In the Blacksmith’s shop

My grandfather was a blacksmith. So was his father before him. It struck me lately how my storytelling abilities and my love for talking and connecting with people comes from them. The truth is, I’ve never met those guys. My great-grandfather died eight years prior to my birth and my grandfather died when I was just four months. But I know them. And I know them well. How come? Because I come from a family of storytellers.

The old days
Back in those days, the blacksmith’s shop was THE place to be in a village. You could go there at almost anytime of the day to find people. Everybody had horses or things to repair so they would just go there, sit on a bench to wait their turn to be served and talk. When you think of it, it was probably the only business in a small village where you could hang out with people without having to buy anything. Just like today’s corner gas station or auto repair service you find in small places: people just go there to talk with others and tell stories.

How have I learned about my ancestors? Even if my father and uncles didn’t take up the business, they inherited the storytelling skills and they passed it on to their children. I know where and how my great-grandfather met my great-grandmother. I know my great-grandmother had another boyfriend before that. I know where they got married, where they moved before coming to my hometown back in 1906. And I even know on which day they arrived at the train station, just a few hundred feet from where they would buy their house and settle down. And most of all, I know all that because of the incredible stories that go with it.

A magical childhood
When I was young, going to my grandmother’s house was like magic. On the small portion of road beside the train station were 5 houses, 3 of them owned by my family. And even after my grandfather died, his shop was still standing there with all the tools he used to work with, which was an incredible playground for me and my cousin. At that time, my grandmother was still operating a grocery store with my aunt and that store was just beside the house. Yes, it meant that we were given free candies sometimes but not too often: my grandmother was pretty good with discipline.

Beside my grandparents’ house was my great-grandfather’s house that was then occupied by my great-aunt. It was the meeting spot for all the extended family and as my grandmother was living nearby, we would end up there pretty often. So I came to know all my great-uncles and my second cousins. And a lot of them were just amazing characters telling stories endlessly. One of my great uncles had a furniture store, the other was a dentist, another one was living in the U.S. and three others were missionaries in Uganda. Just imagine yourself at the end of the seventies, entering a two-century-old wood house decorated in a very old-fashioned style with original African art all over the place. That setting was incredible for a child. Add those famous characters to the conversation (and sometimes the black priests that accompanied my great-uncles to Canada) and you have magical memories.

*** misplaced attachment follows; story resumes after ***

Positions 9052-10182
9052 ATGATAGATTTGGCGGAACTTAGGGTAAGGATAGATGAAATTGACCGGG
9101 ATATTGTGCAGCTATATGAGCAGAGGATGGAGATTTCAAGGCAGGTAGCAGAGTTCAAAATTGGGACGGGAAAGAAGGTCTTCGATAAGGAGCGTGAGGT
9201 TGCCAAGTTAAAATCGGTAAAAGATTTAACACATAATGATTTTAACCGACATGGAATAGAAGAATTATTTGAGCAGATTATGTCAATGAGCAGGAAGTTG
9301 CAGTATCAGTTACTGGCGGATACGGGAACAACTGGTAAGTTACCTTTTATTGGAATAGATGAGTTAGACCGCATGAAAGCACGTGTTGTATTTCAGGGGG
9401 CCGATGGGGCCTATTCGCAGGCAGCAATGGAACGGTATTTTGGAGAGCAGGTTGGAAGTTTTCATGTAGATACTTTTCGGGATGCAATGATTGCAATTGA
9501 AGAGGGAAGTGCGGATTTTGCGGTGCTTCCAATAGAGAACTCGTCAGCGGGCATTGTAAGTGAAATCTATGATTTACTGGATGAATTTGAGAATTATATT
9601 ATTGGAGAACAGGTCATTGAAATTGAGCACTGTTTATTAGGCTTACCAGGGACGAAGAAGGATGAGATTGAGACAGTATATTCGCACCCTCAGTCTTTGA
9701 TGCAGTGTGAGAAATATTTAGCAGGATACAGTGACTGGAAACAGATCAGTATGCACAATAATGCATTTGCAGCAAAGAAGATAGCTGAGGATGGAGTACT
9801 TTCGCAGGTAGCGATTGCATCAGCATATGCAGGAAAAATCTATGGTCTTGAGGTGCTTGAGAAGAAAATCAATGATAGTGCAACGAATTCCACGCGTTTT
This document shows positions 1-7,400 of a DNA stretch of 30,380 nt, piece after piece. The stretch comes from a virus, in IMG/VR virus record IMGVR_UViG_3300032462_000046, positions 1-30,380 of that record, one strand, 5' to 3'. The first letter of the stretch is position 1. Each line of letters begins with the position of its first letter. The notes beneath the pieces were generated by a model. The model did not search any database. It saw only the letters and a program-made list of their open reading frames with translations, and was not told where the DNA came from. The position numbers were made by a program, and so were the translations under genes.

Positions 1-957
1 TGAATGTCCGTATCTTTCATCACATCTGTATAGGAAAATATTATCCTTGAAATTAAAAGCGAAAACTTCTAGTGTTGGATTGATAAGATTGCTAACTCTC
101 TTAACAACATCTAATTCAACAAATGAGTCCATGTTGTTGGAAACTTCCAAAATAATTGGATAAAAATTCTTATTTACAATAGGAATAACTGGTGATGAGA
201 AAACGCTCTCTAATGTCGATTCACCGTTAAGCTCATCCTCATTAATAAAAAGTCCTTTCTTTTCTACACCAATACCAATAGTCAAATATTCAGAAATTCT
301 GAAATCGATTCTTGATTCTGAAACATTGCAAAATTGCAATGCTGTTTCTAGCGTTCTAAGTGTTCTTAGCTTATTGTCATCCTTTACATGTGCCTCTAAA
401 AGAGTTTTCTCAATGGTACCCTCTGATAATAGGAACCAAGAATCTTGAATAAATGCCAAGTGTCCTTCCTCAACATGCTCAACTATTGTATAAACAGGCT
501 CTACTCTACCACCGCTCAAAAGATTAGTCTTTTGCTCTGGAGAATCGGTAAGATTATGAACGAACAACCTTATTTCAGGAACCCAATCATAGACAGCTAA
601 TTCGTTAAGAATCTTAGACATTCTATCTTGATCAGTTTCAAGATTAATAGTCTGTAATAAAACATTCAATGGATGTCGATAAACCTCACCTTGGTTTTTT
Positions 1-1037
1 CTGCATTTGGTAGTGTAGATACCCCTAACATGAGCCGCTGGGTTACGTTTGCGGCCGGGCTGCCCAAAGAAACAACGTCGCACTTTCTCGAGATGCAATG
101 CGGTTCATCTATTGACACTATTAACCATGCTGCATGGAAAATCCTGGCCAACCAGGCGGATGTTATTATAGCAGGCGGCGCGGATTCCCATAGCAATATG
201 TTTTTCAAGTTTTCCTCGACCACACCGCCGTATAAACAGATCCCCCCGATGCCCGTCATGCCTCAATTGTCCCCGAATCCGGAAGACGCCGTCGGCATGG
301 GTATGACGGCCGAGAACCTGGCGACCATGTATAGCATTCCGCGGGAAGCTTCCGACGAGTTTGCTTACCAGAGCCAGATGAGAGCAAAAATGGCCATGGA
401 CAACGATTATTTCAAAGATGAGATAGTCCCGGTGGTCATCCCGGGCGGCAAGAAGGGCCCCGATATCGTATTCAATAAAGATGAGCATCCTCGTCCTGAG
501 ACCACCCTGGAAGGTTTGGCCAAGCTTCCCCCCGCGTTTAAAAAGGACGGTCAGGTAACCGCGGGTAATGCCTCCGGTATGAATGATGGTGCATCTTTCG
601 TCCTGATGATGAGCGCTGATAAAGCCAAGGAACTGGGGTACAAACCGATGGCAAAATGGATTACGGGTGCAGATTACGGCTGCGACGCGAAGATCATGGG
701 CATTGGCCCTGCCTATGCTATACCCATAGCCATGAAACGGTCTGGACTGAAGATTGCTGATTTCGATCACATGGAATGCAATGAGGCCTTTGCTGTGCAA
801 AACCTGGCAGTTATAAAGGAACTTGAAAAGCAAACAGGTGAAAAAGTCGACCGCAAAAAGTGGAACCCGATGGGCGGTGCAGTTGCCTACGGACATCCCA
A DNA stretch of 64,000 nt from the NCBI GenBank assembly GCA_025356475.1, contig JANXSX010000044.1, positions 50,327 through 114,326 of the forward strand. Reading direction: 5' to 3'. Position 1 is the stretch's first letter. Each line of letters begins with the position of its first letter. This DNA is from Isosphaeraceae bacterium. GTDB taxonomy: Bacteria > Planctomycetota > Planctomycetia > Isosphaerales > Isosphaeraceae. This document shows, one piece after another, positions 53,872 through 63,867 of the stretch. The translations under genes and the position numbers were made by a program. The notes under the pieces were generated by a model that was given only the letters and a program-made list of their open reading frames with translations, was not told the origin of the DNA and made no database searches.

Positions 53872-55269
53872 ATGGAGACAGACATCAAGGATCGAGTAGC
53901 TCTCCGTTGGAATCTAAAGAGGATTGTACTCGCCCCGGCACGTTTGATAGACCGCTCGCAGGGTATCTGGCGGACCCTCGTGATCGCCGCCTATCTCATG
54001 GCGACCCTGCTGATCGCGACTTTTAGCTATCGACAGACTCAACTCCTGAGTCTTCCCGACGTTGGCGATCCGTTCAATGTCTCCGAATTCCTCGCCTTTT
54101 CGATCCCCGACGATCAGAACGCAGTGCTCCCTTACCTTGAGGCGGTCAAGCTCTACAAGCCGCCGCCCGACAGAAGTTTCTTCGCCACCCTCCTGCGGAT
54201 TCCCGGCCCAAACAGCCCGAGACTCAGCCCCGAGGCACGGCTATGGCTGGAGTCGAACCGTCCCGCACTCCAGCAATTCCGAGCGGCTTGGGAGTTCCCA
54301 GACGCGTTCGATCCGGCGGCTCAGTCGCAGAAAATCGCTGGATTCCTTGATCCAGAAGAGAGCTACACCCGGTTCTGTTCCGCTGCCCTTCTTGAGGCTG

Telling stories
The ability that my family members have to communicate stories that will last in people’s minds can be strongly related to social media, blogging and podcasting. Because that’s all we do, right? We tell stories to people about interesting stuff. Think about it: which blog posts, podcasts and videos have a lasting memory in your mind? Which is the one you had more fun reading/listening/watching? The answer is probably one that has a personal story that goes with it. Remembering all the stories I’ve heard since my childhood, there are a lot of parallels to be made with social media. So you can expect me to talk about blacksmiths, old times and such in my future posts.

A guy who listen to the podcasts I’m doing asked me last week if I attended any oral communication or radio/tv presenter courses. He thought I was good at communicating and getting people involved with what I say. The answer is, I really have no merit. I just come from a family of terrific storytellers.

Photography by Gary A. K.

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